Council Preview (Nov. 17)
on November 17, 2009
Business may be brisk at Tuesday’s City Council meeting, at least compared to the October session that lasted more than seven hours.
The mayor hasn’t scheduled any new ordinances or resolutions, and there are only three items up for discussion on the agenda.
At Richmond Confidential’s launch party last week, council member Jeff Ritterman said the main event of the evening concerns The Plunge swimming pool.
Built in 1926, the city-owned pool is being renovated after suffering extensive damage in the Loma Prieta earthquake. It’s supposed to open early next year, but a rift has developed between historical preservationists and competitive swimmers over a “Movable Bulkhead,” Ritterman said.
The bulkhead would be used to cordon off a 25-yard distance for lap swimmers looking to experience a standard short course. It could also be moved to create a separate deep end for family swimming or pushed to the far end of the pool. But some opponents argue that the Point Richmond swimming pool should be historically accurate, and the city should forego the bulkhead.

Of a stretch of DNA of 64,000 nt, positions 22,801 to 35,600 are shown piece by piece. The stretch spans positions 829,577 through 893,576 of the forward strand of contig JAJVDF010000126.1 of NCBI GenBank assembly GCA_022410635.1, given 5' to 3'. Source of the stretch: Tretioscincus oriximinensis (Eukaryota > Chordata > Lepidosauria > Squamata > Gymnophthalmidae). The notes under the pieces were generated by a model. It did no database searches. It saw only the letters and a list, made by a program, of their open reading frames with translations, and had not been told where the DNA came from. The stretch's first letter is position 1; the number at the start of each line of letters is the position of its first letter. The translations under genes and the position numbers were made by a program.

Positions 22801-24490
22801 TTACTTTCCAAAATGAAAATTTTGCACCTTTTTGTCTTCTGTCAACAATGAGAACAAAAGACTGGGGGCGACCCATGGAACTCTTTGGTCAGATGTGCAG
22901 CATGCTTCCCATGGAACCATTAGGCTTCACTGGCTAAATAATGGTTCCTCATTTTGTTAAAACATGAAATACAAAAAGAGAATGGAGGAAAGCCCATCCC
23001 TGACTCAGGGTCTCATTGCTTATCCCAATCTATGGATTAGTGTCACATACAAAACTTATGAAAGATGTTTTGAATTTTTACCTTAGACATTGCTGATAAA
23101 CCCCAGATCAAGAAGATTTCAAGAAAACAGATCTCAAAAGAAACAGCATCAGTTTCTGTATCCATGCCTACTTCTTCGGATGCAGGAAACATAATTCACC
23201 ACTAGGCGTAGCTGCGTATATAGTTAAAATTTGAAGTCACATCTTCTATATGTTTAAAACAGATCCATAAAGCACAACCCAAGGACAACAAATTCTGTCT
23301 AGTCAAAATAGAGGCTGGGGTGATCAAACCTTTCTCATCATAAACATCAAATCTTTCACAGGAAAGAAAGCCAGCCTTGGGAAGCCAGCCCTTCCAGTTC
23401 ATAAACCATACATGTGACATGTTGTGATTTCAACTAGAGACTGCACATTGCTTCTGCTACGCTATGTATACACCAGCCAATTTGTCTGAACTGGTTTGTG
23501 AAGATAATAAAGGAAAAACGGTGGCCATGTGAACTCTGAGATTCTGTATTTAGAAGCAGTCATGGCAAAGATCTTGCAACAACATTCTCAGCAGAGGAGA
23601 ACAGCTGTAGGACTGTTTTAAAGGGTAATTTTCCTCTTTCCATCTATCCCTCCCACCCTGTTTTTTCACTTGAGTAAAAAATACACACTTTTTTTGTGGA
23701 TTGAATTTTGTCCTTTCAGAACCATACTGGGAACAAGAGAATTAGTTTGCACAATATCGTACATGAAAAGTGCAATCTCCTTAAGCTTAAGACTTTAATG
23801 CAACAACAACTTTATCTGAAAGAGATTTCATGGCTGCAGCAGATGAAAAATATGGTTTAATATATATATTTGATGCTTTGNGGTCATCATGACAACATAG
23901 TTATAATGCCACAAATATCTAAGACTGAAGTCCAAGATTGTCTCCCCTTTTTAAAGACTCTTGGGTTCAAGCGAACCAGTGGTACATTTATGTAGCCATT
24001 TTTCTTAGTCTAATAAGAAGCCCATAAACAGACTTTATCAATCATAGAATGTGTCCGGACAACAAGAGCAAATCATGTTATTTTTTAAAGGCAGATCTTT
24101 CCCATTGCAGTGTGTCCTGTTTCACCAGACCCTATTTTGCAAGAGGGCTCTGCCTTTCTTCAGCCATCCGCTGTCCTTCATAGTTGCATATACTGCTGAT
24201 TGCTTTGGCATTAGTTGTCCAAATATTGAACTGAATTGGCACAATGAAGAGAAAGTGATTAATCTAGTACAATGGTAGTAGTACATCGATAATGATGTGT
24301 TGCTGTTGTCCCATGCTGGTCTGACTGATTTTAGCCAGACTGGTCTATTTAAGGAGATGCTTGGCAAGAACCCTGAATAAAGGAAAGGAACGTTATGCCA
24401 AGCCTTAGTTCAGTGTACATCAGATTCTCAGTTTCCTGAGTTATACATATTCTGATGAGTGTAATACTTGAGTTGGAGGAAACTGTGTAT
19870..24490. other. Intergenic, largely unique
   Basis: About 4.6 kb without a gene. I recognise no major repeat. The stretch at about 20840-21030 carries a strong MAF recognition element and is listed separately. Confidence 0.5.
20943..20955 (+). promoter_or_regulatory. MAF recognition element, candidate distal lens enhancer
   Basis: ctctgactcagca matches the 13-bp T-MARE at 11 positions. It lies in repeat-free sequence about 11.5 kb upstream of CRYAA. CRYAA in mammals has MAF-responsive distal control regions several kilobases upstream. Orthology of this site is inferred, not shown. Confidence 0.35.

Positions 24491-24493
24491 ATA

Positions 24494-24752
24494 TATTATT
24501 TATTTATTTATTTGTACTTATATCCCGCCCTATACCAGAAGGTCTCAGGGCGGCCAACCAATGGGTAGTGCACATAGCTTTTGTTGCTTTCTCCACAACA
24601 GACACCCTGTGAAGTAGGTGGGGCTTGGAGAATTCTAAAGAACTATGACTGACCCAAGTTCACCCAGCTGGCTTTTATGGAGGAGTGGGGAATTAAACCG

The bulkhead would add an additional $350,000 in cost to the more than $5-million-dollar swimming pool, which is being paid for with both private and public money.
Following the swimming pool item, the council will dive into a discussion about how an ordinance that’s supposed to bring more city contracts to local businesses is panning out.
The ordinance helped local businesses secure 30 percent of the money spent on nine city contracts between January of last year and September. But in four cases, no businesses were able to meet the requirement that 20 percent of the money go to local shops, according to a report by Employment and Training Director Sal Vaca.
The council will also receive a report about the financial status of the $100 million Civic Center restoration.
But if the City Council agrees to settle a long-standing lawsuit over the Point Molate casino during its closed-door session before the public meeting begins, that decision could overshadow everything.
As Richmond Confidential reported on Monday, Citizens for East Shore Parks filed its second of two lawsuits that pertained to environmental concerns in January, but it is now looking to settle.
The suit is one of the few remaining obstacles between the Guidiville Band of Pomo Indians and the casino they plan to build with Berkeley developer Jim Levine.
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